What I want to say to the Deputy Leader here today, through the Chair, is that even if Committee Stage finishes next Monday, in the hours allocated for it - and nobody has been filibustering this debate, even though speeches from the Minister have been quite lengthy, I have noted - if there are to be Report Stage amendments, these must follow a decent space of time, in which we have time to consider what happened on Committee Stage and have time to prepare proper Report Stage amendments. It is utterly wrong, especially in view of the rules of the House in respect of Report Stage amendments and the manner in which they are debated, to say to us that this House will have a matter of hours to do its homework and have it in to the Bills Office.

The other point is that the Bills Office deserves some consideration in this regard. It is a hard-working body, which serves this House very well. It works and assists the Members of this House in doing their work well. It will, however, be inundated with work on the conclusion of Committee Stage. It is fair that it should have time to carry out that work properly and it is fair that Members of this House should have the opportunity to prepare their amendments properly as well.

I do not see why we should have No. 1 decided without debate. I would like to hear the Deputy Leader's assurances about the time that will intervene between the end of Committee Stage and the beginning of Report Stage. I would like to hear her assurances on this point. This is another deceitful effort to brush this issue under the carpet, to say there will be no debate and to force us into a situation where there is not sufficient time to consider our Report Stage amendments.

We therefore must oppose the Order of Business and must oppose the arrangements for Monday. We have to waste time again because we are not being told the truth. I note RTÉ can see the GRECO report and while a Minister could come in here and warn Senator Craughwell that he would be disappointed by the terms of the GRECO report, when we see what RTÉ has broadcast today, it is no disappointment. The only disappointment is how a shabby attempt to deceive this House has come off the rails. If this is going to happen, all of the consequences fall on the Government. I was a member of the Fine Gael Party and I can tell the House that never in the past did it abase itself to one person in the way it is doing now. That party should be collectively ashamed of themselves for what they are doing.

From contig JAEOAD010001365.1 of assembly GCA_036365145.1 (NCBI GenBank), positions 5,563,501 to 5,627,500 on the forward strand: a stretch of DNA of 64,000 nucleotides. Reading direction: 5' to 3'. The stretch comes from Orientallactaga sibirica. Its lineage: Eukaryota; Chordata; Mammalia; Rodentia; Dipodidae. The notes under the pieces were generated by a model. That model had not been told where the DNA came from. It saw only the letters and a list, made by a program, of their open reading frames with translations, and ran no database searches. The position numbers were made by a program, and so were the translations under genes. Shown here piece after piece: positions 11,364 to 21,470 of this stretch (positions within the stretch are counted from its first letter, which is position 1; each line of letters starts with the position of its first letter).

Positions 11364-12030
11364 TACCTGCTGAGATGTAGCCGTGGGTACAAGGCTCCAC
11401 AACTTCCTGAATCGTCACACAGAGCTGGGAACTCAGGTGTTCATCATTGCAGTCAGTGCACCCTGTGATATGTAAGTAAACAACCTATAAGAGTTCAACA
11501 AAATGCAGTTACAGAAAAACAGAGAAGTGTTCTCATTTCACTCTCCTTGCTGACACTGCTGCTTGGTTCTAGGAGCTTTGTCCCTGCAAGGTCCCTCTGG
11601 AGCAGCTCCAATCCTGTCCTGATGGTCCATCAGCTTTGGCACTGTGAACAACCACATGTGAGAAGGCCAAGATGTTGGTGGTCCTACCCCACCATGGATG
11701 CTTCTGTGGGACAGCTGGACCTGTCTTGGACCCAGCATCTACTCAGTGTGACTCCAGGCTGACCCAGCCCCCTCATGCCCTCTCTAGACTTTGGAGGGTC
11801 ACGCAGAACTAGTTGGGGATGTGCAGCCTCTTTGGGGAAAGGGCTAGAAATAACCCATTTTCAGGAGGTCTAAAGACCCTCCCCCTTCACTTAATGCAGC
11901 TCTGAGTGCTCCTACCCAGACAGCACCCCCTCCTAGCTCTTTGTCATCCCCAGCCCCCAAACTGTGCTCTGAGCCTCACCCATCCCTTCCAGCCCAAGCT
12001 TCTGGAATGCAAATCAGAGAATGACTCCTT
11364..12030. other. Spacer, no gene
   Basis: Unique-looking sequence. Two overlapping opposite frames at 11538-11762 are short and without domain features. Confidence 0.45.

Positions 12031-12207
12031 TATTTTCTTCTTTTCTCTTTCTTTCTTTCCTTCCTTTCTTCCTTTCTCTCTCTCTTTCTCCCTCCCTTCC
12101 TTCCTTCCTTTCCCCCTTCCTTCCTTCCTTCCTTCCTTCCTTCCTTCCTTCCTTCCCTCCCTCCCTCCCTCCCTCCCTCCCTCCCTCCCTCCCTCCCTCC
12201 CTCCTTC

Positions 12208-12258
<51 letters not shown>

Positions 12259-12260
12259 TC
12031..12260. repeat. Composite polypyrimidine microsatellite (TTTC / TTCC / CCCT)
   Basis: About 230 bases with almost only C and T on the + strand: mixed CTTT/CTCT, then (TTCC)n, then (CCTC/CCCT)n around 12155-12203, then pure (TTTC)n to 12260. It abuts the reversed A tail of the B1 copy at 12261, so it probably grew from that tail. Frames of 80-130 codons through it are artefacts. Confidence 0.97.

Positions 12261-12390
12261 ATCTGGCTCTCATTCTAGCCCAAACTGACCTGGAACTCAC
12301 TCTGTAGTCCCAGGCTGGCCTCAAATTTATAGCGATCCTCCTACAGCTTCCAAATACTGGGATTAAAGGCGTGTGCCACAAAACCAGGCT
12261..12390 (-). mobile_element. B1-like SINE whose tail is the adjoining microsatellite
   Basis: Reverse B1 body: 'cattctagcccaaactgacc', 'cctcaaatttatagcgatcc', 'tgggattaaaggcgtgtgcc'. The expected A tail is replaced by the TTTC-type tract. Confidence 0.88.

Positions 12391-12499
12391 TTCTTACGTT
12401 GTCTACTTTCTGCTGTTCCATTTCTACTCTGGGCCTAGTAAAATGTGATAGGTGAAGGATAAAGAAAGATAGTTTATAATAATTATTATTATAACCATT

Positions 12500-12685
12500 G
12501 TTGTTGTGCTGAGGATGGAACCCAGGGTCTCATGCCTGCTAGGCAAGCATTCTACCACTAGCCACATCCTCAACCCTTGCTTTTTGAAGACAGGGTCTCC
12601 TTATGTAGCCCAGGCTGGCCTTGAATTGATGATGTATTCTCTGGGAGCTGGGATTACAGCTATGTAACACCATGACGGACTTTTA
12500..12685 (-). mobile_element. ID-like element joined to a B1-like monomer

I wish to raise the issue of pension changes today, which were meant to address the anomalies in the 2012 legislation. I have been contacted by many people, mostly women, who are unable to receive their entire pension entitlements due to the 2012 changes. Sinn Féin has long called for the reform of the way the contributory pension is calculated but we do not want to see bad legislation replaced by new legislation that will see others affected. I welcome that the Minister for Employment Affairs and Social Protection, Deputy Regina Doherty, launched a public consultation recently on the proposed changes but I am worried that these changes, as they stand at the moment, may end up with a different category of people being unable to access a full pension. It is being reported that up to 40 years of social insurance contributions will be needed to qualify for a full State pension. This is completely unobtainable for those who became employed in 1988 and will be retiring in 2020. The most they can amass is 32 years, leaving them considerably short.

There is also the issue of the women born before 1950 who are not being looked at. This is age discrimination and it is not acceptable. Older women should be looked at first. Their retirements are turning out to be really miserable. They need fairness but they also need the money that is owed to them paid back to them and that needs to be looked at.

The Department has confirmed that over 40,000 pensioners assessed under the 2012 rate band changes will be contacted from autumn 2018 and will be invited to have their pensions reviewed. I hope that by that stage, this new anomaly can be addressed. It is not good enough to strive for the fairest possible solution that leaves people in an impossible situation, quite literally unable to do anything to change their past contributions. The sense of helplessness adds to the frustration felt by many of those affected. Pensioners already face huge challenges in planning for the future, and they do not need further cause for concern that they will not have enough to get by in later years.

Recently, an assistant principal officer at the Department stated it was difficult to do something that was fair and affordable at the same time. A fair system would allow both the average and the total contributions model to continue to include self-employed and part-time workers. I ask the Deputy Leader to ask the Minister to come into the House to discuss the issue of pensions and the anomalies within the pensions system that are pushing many people, as they retire and as they get into their elder years, into poverty. This is something that needs to be addressed. We cannot leave people behind in these situations.

I, together with the Technical Group, will be opposing No. 1. We think it is wrong to force this matter through in such a way.